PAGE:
29 July 2007

It's a Mystery to Me

I don't watch a lot of network television. I have a few shows that I peek in on...most of them mystery
Ceci n'est pas Scooby Doo by JD Hancock CC-BY
related. I think it's because it takes me back to my childhood. I was always such a fan of Scooby Doo and those meddling kids. Of course, when I watch that cartoon now, I wonder why I was always surprised at the denouement. Come on---there was usually only two or three possible suspects offered in each episode. When one was shown not to have committed the crime, then...duh. To a four-year old, however, it was pretty magical. I have to admit that I was a big fan of playing Clue until I figured out how to beat the system and win every time. Sigh.

These days, I'm satisfying my craving for puzzles by watching Monk, Psych, and the Miss Marple episodes of Mystery!. The first two are a bit of eye candy. I'm just now realizing how Scooby-Doo'ish they are. I suppose one can't expect much more in the way of character development with a one-hour format vs. a half-hour format, but it still took me a couple of seasons to see it. There's only room for a couple of suspects per week---just like Scooby-Doo. So, the "whodunit" is usually more obvious than the "whydunit." As for Marple, I have to make a girly statement here and just say that the new hairdo that Geraldine McEwan is sporting just doesn't suit the character. Marple has always been a bit of a busybody character, but never shrewish until this season. I don't know what's happened to the writing. Anyway, the thing about the Marple series is that they really are chock full of possibilities: suspects and motives. This part I like.

Perhaps this is also the part I like about teaching...but also the challenge with research about the classroom. There are so many pieces that have to work in concert in order to effect a particular outcome. I can't catch that suspect known as Student Achievement until I know something about the players, the rules of the game, and the right tools for the investigation. Great teachers find ways to solve this puzzle. My problem with educational research---including my own---is that we often examine only one or a few suspects...and hope to end up with the right identification. In other words, I might be able to look at student motivation in light of grading practices, but there are so many other elements that are part of the classroom dynamic.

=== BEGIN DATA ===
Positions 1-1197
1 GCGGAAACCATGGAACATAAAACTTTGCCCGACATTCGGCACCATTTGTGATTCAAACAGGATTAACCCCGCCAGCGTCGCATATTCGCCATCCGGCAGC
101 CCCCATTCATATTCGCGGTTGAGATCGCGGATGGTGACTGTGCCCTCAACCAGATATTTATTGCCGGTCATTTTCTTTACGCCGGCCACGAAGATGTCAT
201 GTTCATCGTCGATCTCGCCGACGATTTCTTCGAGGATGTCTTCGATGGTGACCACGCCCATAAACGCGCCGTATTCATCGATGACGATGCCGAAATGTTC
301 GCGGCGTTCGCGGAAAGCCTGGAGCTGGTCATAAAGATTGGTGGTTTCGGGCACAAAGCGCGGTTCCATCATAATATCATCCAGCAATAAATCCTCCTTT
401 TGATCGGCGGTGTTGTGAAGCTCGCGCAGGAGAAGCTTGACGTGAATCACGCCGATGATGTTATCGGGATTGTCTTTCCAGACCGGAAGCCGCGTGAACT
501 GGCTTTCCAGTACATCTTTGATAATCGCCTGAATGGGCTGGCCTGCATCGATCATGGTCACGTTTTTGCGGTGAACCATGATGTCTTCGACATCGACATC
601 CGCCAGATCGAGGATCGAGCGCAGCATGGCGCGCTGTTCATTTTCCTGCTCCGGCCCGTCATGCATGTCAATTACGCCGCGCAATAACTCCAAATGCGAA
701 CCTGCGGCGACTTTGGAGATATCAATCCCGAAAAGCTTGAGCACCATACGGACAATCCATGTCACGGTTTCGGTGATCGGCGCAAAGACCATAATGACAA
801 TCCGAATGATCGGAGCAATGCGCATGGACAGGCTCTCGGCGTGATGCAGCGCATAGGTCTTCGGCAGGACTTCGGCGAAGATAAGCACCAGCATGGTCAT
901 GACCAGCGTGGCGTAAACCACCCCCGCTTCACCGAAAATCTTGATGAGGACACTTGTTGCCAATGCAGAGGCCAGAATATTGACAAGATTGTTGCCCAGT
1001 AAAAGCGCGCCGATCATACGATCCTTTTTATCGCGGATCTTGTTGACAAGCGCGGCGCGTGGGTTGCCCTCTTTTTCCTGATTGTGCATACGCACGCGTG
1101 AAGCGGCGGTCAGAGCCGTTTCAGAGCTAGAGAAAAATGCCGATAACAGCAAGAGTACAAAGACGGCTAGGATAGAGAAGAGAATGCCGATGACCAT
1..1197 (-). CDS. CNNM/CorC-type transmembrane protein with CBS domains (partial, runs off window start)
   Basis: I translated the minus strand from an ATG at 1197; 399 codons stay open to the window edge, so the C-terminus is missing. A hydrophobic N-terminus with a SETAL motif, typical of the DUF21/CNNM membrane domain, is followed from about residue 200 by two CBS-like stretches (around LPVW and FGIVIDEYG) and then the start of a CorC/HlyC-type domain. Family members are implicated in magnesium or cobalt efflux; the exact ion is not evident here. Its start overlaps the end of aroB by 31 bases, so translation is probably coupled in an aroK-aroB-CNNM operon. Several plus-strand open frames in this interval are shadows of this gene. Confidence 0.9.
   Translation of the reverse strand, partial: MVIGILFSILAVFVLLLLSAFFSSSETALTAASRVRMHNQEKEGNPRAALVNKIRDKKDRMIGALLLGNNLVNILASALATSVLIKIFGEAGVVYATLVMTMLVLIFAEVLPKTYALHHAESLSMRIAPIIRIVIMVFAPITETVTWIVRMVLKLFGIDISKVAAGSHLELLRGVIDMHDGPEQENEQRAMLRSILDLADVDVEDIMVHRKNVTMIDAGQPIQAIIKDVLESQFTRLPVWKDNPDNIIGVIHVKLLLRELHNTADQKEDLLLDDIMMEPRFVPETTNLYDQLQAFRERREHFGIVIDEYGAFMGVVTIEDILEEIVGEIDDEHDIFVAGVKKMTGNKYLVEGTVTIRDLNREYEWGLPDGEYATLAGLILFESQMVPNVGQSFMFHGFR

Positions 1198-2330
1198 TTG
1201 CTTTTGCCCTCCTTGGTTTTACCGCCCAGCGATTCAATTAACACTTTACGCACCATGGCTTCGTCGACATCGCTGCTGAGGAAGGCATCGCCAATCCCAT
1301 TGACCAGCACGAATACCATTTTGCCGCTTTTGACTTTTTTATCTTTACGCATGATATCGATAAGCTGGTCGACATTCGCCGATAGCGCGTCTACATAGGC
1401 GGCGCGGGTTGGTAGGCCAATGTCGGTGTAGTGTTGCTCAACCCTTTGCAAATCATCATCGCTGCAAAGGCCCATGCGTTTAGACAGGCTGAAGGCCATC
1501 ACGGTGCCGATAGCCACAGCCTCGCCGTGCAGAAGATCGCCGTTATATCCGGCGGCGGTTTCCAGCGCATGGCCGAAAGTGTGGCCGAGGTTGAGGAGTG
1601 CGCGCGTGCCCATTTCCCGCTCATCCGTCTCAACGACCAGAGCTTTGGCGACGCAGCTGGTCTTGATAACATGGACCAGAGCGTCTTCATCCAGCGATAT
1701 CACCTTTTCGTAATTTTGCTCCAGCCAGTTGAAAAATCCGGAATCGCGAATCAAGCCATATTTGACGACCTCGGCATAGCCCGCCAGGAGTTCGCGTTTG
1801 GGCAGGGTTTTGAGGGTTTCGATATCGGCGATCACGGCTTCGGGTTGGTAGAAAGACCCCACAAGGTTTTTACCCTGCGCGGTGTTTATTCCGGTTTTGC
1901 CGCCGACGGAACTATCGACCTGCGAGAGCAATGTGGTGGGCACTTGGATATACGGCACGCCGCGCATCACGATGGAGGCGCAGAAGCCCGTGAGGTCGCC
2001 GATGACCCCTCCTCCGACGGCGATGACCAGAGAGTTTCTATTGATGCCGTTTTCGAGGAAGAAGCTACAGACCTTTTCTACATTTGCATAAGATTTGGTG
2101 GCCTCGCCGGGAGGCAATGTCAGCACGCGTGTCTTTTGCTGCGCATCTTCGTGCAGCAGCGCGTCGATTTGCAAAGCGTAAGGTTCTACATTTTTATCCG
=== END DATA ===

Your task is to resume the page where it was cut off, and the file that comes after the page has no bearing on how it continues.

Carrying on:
I suppose that just like I don't figure out all the pieces of every mystery shown on tv, I may not find the answer to all of the mysteries within the classroom. If I'm lucky, however, I'll learn one solid piece of the puzzle.

1 comment:

Hugh O'Donnell said...

Oh, to be able to solve the mysteries so cleanly and easily...

In grad school (sociology), three other masters candidates and I took a practicum and designed a study to examine the political power structure in our major metropolitan area. The prof was enthusiastic about our design (heck, she'd invested a lot of hors d'oeuvres and wine at her place), and since we couldn't complete it in one quarter, we went on to a second. At the end of the second quarter, she wanted us to implement the study, but not for a third quarter of credit.

We rebelled. A power struggle ensued and she denied us the second quarter's credit (an "A" for sure).

Don't know if the study ever got done, and the circumstances are not remotely relevant to your work (except as something to watch out for maybe), but I thought I'd mention it just for fun.